This same level of speed continued through the race and although there’s no doubt that some of the advantage is psychological the Giant is a fast bike. The open, flowing but mixed course of the Hell Rider suited the Giant brilliantly and it’s not hard to see how this bike could be a race winner with the right pilot. Giant’s team rider Carl Decker rode his race spec prototype Anthem X 29’er to victory at this year’s Sea Otter Classic race in California and is reported to have ridden away from the field to take the win on a fast, dusty, wide-open course with one long climb. Sadly the same wasn’t the case for our Hell Rider event, but having used the bike on a course that also lent itself to the speedy Giant, it wasn’t hard to see how this bike could be a game changer. This year Carl is racing an all-new production frame with the same geometry that featured on the prototype meaning our test bike is essentially the same as Carl Decker’s minus a few super light components.

The Hell Rider course didn’t really phase the suspension so a trip to the Yorkshire Dales to thrash down some rugged and unforgiving terrain quickly followed. The Fox F29 fork which impressed on the XtC 29’er hardtail delivered the same silky smooth travel up front with the 15mm thru axle preventing the front wheel from flexing and helping keep the front end super stiff over rocks, roots or deep ruts. The Fox Float RP23 unit integrated to Giant’s Maestro suspension system makes for a great combination and comes with ProPedal damping which can be adjusted on the fly and reduces pedal-induced suspension bob. When set to ‘open’ the suspension is fully active and when set to ‘ProPedal’ the suspension is stiffened up giving you much less bob as you pedal whilst still remaining effective over more demanding terrain. As with the Anthem X2 reaching down to adjust the ProPedal lever wasn’t difficult but not having a remote lockout lever on the bars for the forks is a bit disappointing especially for the £2950 asking price, and considering the equally priced Anthem X1 does have one. More importantly though, the Giant descends as well as it climbs on wide open trails and should you get caught out by some sneaky rocks like I did on several occasions, both suspension units will work super hard to save you. Although the big wheels of the Anthem X 29’er roll fast, the bike doesn’t descend the more technical rocky trails as well as its 26” cousin which feels easier to manoeuvre.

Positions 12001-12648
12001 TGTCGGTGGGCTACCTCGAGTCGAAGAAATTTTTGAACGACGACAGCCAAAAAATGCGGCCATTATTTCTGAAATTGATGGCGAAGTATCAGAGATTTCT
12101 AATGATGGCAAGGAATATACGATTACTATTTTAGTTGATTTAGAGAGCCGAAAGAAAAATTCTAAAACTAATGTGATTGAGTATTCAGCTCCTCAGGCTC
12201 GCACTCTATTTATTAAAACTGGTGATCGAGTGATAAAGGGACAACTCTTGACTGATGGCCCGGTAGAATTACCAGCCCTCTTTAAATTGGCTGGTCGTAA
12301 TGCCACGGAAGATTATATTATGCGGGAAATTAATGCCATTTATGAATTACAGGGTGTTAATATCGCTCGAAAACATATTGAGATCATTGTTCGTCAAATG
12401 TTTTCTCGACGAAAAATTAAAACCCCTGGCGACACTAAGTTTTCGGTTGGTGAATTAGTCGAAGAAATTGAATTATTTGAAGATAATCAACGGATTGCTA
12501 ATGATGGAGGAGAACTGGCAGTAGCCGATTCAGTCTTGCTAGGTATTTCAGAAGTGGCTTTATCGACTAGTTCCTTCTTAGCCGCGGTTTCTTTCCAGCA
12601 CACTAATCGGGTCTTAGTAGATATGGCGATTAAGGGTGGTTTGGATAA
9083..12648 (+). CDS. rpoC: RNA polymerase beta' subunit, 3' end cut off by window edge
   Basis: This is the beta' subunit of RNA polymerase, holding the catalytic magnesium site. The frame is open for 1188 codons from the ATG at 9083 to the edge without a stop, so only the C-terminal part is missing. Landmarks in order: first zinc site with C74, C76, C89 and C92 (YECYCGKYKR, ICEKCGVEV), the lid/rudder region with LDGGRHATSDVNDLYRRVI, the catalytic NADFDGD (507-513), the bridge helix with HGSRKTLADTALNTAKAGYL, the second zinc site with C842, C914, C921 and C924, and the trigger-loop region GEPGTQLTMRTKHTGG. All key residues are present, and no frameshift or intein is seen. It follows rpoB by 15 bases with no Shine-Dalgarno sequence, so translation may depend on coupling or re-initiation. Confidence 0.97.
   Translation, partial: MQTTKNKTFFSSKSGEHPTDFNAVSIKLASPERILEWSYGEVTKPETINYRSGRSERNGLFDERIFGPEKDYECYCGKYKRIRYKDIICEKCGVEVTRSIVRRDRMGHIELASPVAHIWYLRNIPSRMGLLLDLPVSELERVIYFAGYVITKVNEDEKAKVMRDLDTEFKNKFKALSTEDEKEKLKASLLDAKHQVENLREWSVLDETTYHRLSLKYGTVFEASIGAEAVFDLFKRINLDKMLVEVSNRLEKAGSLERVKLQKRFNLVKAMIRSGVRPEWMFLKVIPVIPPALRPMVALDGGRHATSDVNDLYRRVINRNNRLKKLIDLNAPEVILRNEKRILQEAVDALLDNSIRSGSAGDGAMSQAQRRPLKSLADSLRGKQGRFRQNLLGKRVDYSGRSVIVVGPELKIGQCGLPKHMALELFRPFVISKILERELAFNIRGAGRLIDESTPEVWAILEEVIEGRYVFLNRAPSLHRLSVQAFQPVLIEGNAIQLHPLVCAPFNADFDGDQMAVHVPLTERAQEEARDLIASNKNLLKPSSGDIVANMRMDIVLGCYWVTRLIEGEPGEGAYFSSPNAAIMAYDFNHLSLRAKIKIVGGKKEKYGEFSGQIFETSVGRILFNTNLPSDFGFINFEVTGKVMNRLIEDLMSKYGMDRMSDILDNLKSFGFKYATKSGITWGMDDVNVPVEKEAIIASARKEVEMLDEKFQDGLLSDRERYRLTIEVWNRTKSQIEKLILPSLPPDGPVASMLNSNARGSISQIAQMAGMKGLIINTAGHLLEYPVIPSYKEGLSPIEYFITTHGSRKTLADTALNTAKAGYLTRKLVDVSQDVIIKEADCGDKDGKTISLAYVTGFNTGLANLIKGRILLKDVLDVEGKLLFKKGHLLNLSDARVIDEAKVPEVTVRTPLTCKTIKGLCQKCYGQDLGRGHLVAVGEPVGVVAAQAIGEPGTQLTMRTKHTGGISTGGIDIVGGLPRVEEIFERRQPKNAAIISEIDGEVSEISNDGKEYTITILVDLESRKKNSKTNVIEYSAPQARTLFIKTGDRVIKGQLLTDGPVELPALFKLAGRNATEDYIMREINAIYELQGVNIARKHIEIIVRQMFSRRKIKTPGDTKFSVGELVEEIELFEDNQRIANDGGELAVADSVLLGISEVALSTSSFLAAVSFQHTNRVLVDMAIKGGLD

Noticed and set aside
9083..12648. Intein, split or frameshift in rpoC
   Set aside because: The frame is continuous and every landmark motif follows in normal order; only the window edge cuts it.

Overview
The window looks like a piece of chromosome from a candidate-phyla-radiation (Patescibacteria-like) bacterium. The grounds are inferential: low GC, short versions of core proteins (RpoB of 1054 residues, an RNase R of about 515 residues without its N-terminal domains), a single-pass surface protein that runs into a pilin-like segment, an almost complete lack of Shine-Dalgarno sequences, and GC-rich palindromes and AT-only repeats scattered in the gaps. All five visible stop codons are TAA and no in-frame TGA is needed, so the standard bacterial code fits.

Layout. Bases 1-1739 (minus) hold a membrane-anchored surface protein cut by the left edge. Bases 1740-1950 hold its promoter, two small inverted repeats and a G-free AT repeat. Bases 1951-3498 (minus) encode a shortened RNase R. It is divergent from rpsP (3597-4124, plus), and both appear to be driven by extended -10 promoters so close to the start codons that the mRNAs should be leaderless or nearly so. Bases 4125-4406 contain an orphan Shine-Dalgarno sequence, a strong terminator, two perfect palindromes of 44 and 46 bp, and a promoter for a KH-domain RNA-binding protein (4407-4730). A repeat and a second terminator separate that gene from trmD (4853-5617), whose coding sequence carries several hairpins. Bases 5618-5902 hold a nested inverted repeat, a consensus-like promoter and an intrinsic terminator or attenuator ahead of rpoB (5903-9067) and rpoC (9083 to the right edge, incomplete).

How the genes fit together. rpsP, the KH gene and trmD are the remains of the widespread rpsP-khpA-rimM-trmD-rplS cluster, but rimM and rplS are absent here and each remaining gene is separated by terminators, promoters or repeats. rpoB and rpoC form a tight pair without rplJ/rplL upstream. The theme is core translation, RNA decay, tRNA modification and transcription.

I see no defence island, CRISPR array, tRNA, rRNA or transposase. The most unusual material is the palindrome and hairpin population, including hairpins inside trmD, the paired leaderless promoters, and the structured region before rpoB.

The Shimano 30-speed gearing was faultless and the gear ratio only caused me to get off and walk up one very steep climb in the Dales which was even difficult to walk up. The steepest climb about half way round this year’s Hell Rider course was covered in rocks and ruts and required a slow winding ascent to cancel out the gradient. Balancing the Anthem X 29’er at low speed was surprisingly easy and I was able to cycle my way past the majority of others who had decided to get off and walk. There is one chink in the Giant’s armour though. Although the wheelbase of the Anthem X 29’er is only 2.5cm longer than that of it’s 26” counterpart, the geometry and bigger wheels make this bike noticeably more difficult to manoeuvre through singletrack with lots of tight turns.

Our size Large test model tipped the scales at 12.03kg / 26.52 lbs, making it just 310 g heavier than the 2011 26” Anthem X2 (both without pedals). The DT Swiss hubs laced to Giant’s own P-XC 29 DW rims weighed in at 1.95kg for the front (including the 15mm thru axle) and 2.35kg for the rear including tyres. Getting bigger wheels moving takes more effort, making it even more important for 29’ers to have light wheels and this set felt fine and more importantly are still running true after several months of use. The Maxxis Crossmark tyres felt quick on forest fire roads and trails alike and offered plenty of grip when needed. The only issue we had with the tyre was on the Hell Rider when a piece of flint cut a small tear in the sidewall. This caused a small bubble of inner tube to poke through and impressively we finished the race without having to make a repair. Giant’s Contact flat handlebars feel a little wide to begin with but the additional width gives you the extra leverage you need to steer the bigger wheels with the same precision as a 26” bike. Combined with Giant’s contact stem (100mm with 8° rise) the position is racy but comfortable and has been easy to maintain on longer days in the saddle. The Fi'zi:k Tundra 2 saddle sadly hasn’t given me the same level of comfort but I’ve yet to find a saddle that’s comfortable for everyone. The Avid Elixir CR hydraulic discs with a 185mm rotor up front and 160mm rotor on the rear give you ample braking power that’s easy to control and feather as needed.